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Founded in 1849, St. Ansgarius Episcopal Church was the first parish established for the growing community of Swedish immigrants in the city of Chicago. The church was formed jointly by the Swedish and Norwegian communities within the neighborhood of Swede Town (present-day River North). Gustaf Unonius (1810-1902), a Swedish pioneer and Episcopal priest, served as the church’s first pastor for 10 years.
Most of the Norwegian members of St. Ansgarius left the parish in 1868 due to continued tensions with the Swedish congregation. The now-Swedish church would serve as an important center for Swedish-American life in the city into the 20th century, until St. Ansgarius was effectively closed in 1920. While the church was reopened 4 years later, it was rededicated as St. Francis in 1943 and ultimately closed in 1997.
The St. Ansgarius Episcopal Church Records presents the surviving records and registry of this influential and significant parish as freely accessible and in the public domain. Browse through parish communicants lists (members of the parish who had received the sacrament of Confirmation) sacramental records (baptisms, burials, marriages, and more), and learn about the day-to-day management of the church through the pastor's diary and vestry meeting minutes.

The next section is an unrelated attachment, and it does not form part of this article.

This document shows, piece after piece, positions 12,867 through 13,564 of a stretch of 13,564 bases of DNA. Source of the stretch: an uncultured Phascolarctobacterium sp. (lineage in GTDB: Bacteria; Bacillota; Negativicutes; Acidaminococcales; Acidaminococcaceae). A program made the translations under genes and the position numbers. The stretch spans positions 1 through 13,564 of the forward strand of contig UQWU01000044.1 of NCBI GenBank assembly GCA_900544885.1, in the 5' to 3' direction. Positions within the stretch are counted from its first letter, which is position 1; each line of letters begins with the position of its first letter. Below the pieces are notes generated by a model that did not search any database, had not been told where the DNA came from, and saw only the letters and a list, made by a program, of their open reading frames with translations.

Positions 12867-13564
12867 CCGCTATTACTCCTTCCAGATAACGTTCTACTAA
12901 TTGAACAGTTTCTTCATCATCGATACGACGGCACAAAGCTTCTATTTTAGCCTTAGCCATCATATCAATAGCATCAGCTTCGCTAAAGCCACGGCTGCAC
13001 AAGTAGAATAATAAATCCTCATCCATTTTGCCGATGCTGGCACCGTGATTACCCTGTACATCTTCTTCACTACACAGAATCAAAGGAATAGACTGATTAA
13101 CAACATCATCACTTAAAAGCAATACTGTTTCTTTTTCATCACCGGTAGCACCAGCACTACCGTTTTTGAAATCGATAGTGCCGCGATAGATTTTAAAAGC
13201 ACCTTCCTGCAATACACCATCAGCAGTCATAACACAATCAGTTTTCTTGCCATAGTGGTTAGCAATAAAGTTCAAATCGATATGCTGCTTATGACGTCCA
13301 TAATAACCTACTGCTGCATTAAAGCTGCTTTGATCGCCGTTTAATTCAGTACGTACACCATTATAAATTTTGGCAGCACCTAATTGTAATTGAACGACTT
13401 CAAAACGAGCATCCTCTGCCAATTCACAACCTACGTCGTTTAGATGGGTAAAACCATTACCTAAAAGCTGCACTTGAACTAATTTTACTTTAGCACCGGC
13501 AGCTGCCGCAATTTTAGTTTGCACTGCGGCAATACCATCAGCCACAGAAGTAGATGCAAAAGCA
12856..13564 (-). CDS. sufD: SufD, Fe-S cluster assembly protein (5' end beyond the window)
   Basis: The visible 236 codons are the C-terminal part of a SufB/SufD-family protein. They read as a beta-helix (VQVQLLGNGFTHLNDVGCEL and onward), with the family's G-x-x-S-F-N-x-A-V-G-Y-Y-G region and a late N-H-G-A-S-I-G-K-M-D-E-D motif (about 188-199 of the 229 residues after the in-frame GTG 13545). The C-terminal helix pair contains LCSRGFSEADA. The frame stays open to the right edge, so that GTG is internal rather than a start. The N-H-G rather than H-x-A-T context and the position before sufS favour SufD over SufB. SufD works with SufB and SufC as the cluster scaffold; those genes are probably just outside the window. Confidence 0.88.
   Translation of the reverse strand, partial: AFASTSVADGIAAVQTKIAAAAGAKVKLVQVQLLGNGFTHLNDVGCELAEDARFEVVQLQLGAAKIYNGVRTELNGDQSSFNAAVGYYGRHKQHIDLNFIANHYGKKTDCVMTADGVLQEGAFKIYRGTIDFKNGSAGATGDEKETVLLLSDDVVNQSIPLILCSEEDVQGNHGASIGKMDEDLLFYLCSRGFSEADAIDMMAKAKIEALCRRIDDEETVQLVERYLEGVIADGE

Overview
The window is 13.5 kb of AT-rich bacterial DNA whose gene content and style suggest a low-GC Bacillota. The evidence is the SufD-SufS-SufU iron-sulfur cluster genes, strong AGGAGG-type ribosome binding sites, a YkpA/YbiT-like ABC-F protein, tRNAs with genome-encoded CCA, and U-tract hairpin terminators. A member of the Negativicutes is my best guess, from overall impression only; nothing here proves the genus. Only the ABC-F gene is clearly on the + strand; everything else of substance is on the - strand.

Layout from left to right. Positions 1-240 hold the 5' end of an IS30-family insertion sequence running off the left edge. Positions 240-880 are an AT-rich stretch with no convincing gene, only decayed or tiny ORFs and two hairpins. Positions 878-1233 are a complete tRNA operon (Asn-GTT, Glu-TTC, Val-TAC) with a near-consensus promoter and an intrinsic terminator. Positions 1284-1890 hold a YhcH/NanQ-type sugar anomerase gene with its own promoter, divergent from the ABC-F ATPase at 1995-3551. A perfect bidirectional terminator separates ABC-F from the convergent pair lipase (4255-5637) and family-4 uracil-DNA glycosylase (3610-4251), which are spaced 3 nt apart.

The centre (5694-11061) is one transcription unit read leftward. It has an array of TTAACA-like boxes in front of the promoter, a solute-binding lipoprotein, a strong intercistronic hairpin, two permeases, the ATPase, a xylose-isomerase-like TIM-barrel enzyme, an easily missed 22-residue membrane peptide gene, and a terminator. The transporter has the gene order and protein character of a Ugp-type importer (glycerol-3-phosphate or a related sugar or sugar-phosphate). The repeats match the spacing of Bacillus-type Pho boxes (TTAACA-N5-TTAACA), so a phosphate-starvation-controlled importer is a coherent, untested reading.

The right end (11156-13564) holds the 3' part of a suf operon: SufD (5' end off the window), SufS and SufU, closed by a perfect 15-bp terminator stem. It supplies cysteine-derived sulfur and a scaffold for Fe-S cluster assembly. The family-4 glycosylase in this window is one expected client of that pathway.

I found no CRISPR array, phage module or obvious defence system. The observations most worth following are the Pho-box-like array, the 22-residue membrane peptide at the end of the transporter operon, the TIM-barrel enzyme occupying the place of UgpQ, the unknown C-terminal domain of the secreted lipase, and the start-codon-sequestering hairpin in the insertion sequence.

The original items digitized in this collection are cataloged in the Swedish-American Archives of Greater Chicago, owned by the Swedish-American Historical Society and deposited at the F. M. Johnson Archives and Special Collections at North Park University in Chicago. Due to the fragility of the original material, we direct most patrons to this digital collection if they are interested in researching St. Ansgarius parish. Please contact archives staff at email@example.com or (773) 244-6224 for more information, or if you wish to make an appointment to visit or research.
Conservation and digitization of the St. Ansgarius Episcopal Church records was made possible by generous grants from the Swedish Council of America and the Barbro Osher Pro Suecia Foundation.
Questions about this collection? Contact: firstname.lastname@example.org or 1-773-244-6224.